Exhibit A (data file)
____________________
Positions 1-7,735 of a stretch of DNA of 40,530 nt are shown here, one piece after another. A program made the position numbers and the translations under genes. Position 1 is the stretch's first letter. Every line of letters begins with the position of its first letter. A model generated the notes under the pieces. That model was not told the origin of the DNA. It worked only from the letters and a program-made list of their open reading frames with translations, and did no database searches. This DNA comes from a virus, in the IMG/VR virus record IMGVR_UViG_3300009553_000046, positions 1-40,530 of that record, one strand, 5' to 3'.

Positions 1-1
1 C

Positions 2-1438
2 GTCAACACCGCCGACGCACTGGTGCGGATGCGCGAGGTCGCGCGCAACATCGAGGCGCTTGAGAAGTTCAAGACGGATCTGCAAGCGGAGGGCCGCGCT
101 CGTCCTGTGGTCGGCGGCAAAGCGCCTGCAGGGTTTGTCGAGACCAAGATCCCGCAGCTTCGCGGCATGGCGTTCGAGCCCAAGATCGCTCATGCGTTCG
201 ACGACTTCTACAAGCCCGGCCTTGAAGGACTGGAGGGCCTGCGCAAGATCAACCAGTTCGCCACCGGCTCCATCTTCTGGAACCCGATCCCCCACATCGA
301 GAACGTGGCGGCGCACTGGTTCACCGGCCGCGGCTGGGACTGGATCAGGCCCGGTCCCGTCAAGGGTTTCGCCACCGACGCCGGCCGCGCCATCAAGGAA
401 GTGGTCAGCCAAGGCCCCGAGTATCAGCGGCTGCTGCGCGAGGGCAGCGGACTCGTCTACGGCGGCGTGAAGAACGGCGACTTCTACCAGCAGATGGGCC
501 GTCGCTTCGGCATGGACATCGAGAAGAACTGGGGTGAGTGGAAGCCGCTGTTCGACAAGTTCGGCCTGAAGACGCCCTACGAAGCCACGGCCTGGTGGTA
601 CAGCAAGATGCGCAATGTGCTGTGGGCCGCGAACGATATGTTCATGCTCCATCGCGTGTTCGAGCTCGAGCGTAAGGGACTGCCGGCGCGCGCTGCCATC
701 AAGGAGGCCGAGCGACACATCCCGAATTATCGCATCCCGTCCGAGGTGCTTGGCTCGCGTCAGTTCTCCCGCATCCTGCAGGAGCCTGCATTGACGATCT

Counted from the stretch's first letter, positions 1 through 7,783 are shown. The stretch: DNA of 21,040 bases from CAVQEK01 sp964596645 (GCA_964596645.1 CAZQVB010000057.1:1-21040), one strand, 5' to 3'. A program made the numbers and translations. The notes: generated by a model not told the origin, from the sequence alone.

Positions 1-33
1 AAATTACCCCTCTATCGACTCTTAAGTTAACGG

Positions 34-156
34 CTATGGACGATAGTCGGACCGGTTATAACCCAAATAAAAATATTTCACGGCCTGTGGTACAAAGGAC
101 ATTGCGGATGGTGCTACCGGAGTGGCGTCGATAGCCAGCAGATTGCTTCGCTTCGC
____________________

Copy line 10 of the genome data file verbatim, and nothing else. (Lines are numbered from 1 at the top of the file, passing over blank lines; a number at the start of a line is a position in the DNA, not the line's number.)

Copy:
501 GTCGCTTCGGCATGGACATCGAGAAGAACTGGGGTGAGTGGAAGCCGCTGTTCGACAAGTTCGGCCTGAAGACGCCCTACGAAGCCACGGCCTGGTGGTA